Robert C. Richardson
Won Nobel Prize for physics in 1996
Robert C. Richardson, 75, a Cornell University professor who shared a Nobel Prize for a key discovery in experimental physics, died Tuesday in Ithaca, N.Y., from complications of a heart attack, the university announced.
He and fellow Cornell researchers David Lee and Douglas Osheroff were awarded the Nobel in 1996 for their 1971 work on extremely low-temperature physics involving the isotope helium-3. Their discovery demonstrated that the isotope became a "superfluid" that flows without friction, and it contributed to research ranging from the properties of microscopic matter to astrophysics.
Richardson was born June 26, 1937, in Washington, D.C., earned his bachelor's and master's degrees in physics at Virginia Polytechnic Institute and a doctorate at Duke University, where he studied with the physicist Horst Meyer and later served as a trustee.
He joined Cornell in 1968 and was named the Floyd R. Newman Professor of Physics in 1987. He was also Cornell's first provost for research from 1998 to 2003.
As co-author of the 2005 National Academy of Sciences report "Rising Above the Gathering Storm: Energizing and Employing America for a Brighter Economic Future," Richardson called for the United States to ensure that it remains globally competitive in science and technology.
Lee is now a physics professor at Texas A&M University and Osheroff is a professor emeritus at Stanford University.
Sitcom star turned Shakespearean actor
Richard Briers, 79, a British actor who was an avuncular comic presence on TV and movie screens for decades, died Sunday at his London home, said his agent, Christopher Farrar. A former heavy smoker, Briers had suffered from emphysema.
Briers starred in the 1970s sitcom "The Good Life" as Tom Good, a man who decides to quit the urban rat race for a life of self-sufficiency in suburbia. Broadcast in Britain between 1975 and 1978, it aired in the United States as "Good Neighbors." He also starred in the comedy-drama "Ever-Decreasing Circles," the Scottish Highlands drama "Monarch of the Glen" and a host of other shows.
In later life, he became well known for Shakespearean roles. He joined director Kenneth Branagh's Renaissance Theatre Company in 1987 after deciding, he said, that "I had gone as far as I could doing sitcoms."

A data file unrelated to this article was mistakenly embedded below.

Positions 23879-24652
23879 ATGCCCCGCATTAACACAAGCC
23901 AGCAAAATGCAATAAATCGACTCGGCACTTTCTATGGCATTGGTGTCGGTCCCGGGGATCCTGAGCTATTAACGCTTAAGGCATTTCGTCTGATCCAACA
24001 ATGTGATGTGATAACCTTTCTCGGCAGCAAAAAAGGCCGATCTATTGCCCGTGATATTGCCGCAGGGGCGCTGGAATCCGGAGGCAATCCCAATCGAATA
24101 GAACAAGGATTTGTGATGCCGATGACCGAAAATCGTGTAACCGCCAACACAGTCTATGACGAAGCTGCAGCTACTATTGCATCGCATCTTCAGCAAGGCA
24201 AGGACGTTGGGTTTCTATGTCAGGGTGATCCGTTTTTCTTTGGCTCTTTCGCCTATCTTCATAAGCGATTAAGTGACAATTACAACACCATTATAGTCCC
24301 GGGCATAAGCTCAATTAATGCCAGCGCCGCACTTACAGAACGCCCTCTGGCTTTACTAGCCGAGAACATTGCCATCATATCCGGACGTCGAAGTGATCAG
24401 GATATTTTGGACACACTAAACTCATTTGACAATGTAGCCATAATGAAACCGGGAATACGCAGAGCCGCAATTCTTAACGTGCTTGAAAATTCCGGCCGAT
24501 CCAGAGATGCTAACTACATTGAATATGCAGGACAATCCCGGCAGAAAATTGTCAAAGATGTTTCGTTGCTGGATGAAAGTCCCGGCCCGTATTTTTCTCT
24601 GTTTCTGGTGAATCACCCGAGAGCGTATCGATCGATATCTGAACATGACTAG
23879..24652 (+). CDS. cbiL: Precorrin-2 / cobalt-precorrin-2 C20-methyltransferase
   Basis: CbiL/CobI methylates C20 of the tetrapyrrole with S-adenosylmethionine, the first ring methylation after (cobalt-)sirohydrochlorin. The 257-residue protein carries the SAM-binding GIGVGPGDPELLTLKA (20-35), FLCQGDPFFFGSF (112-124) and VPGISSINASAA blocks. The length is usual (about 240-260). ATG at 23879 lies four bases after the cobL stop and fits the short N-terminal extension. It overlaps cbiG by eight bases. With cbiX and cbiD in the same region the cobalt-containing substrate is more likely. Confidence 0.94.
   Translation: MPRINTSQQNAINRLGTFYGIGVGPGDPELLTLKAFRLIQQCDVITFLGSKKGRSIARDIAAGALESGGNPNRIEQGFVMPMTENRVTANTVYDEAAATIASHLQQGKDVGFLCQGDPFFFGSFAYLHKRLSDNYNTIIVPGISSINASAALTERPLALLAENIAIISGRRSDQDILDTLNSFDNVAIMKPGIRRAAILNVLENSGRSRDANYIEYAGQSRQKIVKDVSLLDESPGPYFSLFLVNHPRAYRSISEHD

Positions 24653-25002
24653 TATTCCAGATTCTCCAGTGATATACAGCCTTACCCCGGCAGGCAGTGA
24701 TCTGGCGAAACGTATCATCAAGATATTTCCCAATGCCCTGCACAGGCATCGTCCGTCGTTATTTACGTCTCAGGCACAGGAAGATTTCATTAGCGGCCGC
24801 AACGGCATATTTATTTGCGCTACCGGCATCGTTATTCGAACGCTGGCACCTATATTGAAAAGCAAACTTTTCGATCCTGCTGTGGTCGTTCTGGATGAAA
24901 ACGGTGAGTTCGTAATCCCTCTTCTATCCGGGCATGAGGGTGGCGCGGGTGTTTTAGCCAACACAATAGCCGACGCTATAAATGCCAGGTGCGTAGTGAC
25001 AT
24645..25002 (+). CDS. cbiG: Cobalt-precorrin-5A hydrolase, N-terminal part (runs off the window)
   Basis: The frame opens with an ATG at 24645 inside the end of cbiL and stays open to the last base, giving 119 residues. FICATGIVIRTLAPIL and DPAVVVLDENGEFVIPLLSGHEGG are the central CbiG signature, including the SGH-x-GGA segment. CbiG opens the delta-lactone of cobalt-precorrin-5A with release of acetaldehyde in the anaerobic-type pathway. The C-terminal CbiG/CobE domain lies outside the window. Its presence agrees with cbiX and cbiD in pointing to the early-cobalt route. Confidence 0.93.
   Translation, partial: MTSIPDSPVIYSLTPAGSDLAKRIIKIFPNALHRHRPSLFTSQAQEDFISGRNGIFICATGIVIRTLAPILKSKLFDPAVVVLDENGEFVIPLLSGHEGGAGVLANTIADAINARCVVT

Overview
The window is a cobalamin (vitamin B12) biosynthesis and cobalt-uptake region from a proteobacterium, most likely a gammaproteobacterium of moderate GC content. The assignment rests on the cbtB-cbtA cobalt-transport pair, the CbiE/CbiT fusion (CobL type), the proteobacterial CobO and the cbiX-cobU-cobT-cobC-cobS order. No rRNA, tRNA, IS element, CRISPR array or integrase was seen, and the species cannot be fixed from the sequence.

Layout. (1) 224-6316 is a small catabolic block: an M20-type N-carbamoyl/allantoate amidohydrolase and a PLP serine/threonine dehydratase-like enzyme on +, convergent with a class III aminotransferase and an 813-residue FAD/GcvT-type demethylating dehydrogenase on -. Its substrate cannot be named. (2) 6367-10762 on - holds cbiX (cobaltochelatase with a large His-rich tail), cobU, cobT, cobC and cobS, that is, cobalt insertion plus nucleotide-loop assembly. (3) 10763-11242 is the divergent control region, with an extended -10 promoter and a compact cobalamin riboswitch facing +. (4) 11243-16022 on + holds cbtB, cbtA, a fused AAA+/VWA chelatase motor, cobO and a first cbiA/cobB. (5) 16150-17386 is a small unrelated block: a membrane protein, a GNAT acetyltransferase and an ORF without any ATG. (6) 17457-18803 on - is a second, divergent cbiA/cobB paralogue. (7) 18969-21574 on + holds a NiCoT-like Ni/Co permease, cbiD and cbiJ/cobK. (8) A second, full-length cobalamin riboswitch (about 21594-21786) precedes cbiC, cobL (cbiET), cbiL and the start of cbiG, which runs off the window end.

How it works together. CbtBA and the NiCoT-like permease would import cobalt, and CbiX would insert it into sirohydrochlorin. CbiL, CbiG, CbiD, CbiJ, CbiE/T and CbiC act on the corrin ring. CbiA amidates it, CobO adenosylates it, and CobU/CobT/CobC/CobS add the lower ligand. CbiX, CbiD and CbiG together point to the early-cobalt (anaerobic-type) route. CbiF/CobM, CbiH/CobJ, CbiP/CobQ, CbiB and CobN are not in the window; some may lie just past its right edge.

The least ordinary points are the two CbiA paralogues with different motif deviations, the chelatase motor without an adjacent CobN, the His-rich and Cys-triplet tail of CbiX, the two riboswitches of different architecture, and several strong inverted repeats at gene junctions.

For Branagh, he took on roles including King Lear, Malvolio in "Twelfth Night" and the buffoon Bottom in "A Midsummer Night's Dream."
He also appeared in several Branagh-directed films, including "Henry V," "A Midsummer Night's Dream," "Hamlet," "Peter's Friends" and "Mary Shelley's Frankenstein."
Briers also was the voice of rabbit Fiver in the much-loved animated animal feature "Watership Down."
On stage, he was associated with the work of British comic playwright Alan Ayckbourn, playing leading roles in "Relatively Speaking," "Absurd Person Singular" and "Absent Friends."
Born Jan. 14, 1934, in Merton, England, Briers trained at the Royal Academy of Dramatic Art in London.
He said he had no desire to retire, but complained in one of his final interviews that the chronic lung disease emphysema was slowing him down.
"The ciggies got me. I stopped 10 years ago, but too late," he told the Daily Mail newspaper last month.
Co-writer of 'Leader of the Pack'
Shadow Morton, 71, a 1960s pop songwriter and producer whose biggest credits include "Leader of the Pack" and "Remember (Walking in the Sand)," died Feb. 14 in Laguna Beach, according to family friend Amy Krakow. The cause was not given.
Born George Francis Morton in 1941 in Brooklyn, N.Y., he moved to Long Island as a teenager.
The Shangri-Las, a girls group from Queens, N.Y., gained fame after recording Morton's "Remember" in 1964, and then "Leader of the Pack," which Morton co-wrote with Jeff Barry and Ellie Greenwich.
Besides writing songs, Morton worked as a producer with the Shangri-Las as well as with Janis Ian, Vanilla Fudge and the New York Dolls.
Expert on gambling industry
Bill Eadington, 67, a renowned expert on the gambling industry and longtime author and economist at the University of Nevada, Reno, died Feb. 11 at his home in Crystal Bay, Nev., the university announced. He had cancer.
Eadington was an economics professor in the university's College of Business since 1969 and founded the Institute for the Study of Gambling and Commercial Gaming in 1989. He was inducted into the American Gaming Assn. Hall of Fame in 2011 and honored with a Special Achievement Award for Gaming Education.
Reno gambling analyst Ken Adams said Eadington was the most influential academic in the gambling industry. He said he built the gambling institute "as an academic discipline when no one was taking it seriously."
Born Jan. 1, 1946, in Fullerton, Eadington grew up in Brea. A math whiz, he earned a bachelor's degree in mathematics from Santa Clara University and a doctorate in economics from Claremont Graduate University.
— Los Angeles Times staff and wire reports